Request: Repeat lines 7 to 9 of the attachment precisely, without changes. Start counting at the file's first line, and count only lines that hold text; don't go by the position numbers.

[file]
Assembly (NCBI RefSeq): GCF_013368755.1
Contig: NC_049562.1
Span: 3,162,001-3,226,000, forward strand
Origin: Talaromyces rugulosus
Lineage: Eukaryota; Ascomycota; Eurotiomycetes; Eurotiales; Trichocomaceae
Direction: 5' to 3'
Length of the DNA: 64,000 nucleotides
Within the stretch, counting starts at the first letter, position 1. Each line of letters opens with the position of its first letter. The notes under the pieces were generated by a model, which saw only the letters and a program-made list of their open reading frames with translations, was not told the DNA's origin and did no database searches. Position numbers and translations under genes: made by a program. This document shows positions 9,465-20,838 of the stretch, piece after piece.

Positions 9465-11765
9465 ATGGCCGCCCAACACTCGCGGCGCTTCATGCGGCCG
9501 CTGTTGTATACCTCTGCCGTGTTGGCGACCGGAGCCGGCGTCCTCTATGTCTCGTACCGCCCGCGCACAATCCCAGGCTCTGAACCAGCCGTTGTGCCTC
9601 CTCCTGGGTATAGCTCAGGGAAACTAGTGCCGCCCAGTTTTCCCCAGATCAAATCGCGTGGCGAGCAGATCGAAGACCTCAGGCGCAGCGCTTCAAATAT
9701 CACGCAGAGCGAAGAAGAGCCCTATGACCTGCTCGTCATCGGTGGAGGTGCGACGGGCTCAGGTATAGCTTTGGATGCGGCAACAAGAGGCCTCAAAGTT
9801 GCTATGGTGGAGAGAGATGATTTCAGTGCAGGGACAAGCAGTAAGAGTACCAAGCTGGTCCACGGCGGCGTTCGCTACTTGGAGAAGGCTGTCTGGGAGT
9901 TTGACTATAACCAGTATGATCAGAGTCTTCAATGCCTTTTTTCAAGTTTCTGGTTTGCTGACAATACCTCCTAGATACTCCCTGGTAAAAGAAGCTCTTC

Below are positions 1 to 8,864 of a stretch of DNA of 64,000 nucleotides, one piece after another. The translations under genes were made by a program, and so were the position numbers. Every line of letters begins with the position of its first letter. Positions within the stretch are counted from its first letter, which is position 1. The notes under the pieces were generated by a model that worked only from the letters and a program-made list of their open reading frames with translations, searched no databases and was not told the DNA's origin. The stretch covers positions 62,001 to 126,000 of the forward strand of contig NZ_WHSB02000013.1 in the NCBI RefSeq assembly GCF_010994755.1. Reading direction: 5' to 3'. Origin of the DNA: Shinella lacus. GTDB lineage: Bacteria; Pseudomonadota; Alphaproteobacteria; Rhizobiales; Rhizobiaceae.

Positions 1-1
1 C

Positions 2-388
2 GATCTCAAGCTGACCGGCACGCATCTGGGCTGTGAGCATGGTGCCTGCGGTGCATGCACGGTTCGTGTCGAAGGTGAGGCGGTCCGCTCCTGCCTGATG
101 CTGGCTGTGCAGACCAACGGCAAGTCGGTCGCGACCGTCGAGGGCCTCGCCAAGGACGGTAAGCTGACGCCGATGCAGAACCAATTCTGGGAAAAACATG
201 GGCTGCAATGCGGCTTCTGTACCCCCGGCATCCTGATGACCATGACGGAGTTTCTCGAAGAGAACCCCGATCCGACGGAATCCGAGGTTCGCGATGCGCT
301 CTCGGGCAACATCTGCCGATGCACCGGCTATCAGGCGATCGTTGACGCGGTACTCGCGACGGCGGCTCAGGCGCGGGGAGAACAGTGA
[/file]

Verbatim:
Length of the DNA: 64,000 nucleotides
Within the stretch, counting starts at the first letter, position 1. Each line of letters opens with the position of its first letter. The notes under the pieces were generated by a model, which saw only the letters and a program-made list of their open reading frames with translations, was not told the DNA's origin and did no database searches. Position numbers and translations under genes: made by a program. This document shows positions 9,465-20,838 of the stretch, piece after piece.

Positions 9465-11765